Why is a 17%-25% reduction in emissions bad? Because it’s not enough, according to a new some researchers. A new study claims that “a much sharper cut, 10 to 20-fold” is necessary to significantly reduce warming. The study looks at a variety of alternatives to coal-fired power plants, and finds that the natural gas alternative is not good enough. “There are lots of reasons to like natural gas, but climate change isn’t one of them,” said physicist Nathan Myhrvold, lead author of the new study. “It’s worthless for [fighting] climate change, as far as we can tell.”
And how best to achieve that 10 to 20-fold reduction? Nuclear, wind and solar energy. Don’t hold your breath for environmental groups – or the majority of Americans – to suddenly fall in love with nuclear power
A study published in the journal Environmental Research Letters and discussed at National Geographic in February concluded that replacing coal power with cleaner-burning natural gas over the next 40 years will result only in 17-25 percent reduced warming by 2100 (“Natural Gas a Weak Weapon Against Climate Change, New Study Asserts“). It found that “a much sharper cut, 10 to 20-fold, in greenhouse gas emissions is needed to significantly reduce warming; switching from coal to low-emitting technologies, such as nuclear, wind or solar emissions would lower temperature increases by 57 to 81 percent.”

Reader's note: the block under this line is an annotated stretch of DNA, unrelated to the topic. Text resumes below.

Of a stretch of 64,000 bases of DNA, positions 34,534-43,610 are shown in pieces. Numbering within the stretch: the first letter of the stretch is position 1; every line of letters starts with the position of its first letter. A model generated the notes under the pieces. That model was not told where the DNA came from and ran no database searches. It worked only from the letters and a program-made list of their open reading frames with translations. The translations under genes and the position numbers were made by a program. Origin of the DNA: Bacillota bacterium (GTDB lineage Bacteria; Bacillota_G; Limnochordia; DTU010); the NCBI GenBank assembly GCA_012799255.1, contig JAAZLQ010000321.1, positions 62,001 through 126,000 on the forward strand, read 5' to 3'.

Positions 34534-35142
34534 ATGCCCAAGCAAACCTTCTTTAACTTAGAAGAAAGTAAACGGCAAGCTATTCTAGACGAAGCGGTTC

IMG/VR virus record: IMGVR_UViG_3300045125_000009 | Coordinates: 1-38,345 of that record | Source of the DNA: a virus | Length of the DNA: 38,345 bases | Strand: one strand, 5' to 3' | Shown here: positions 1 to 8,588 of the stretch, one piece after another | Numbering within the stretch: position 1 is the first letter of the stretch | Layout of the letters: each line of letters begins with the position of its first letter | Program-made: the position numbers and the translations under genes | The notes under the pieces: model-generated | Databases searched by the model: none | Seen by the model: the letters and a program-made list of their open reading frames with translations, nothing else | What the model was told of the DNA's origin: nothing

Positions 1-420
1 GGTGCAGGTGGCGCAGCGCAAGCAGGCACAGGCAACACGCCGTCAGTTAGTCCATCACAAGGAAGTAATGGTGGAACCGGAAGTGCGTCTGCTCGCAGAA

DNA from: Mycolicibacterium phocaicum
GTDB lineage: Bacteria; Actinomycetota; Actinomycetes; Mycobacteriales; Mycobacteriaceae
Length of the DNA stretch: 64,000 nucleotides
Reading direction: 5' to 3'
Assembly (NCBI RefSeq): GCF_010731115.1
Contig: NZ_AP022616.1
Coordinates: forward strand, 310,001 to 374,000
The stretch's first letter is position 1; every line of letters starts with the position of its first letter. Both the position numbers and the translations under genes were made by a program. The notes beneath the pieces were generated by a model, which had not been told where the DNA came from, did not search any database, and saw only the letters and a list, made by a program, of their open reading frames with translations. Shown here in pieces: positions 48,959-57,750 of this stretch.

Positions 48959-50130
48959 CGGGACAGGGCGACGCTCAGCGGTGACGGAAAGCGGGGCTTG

Natural gas still has an important role to play, however. Patrick Bean, energy advisor at the American Clean Skies Foundation pointed out the importance of natural gas as a “bridge fuel” to cleaner energy sources.
But will natural gas will have a rocky road to being a “bridge fuel” or playing an even larger role. Study author Ken Caldeira cautioned that further investments in natural gas “puts new money in the fossil fuel industry and expands the size of [its] political force,” and commented, “conservation and efficiency are essential” regardless of energy source.
What do you think? Should governments stop investing in natural gas vehicles which provide immediate emissions reductions, and wait for even cleaner emissions fuels?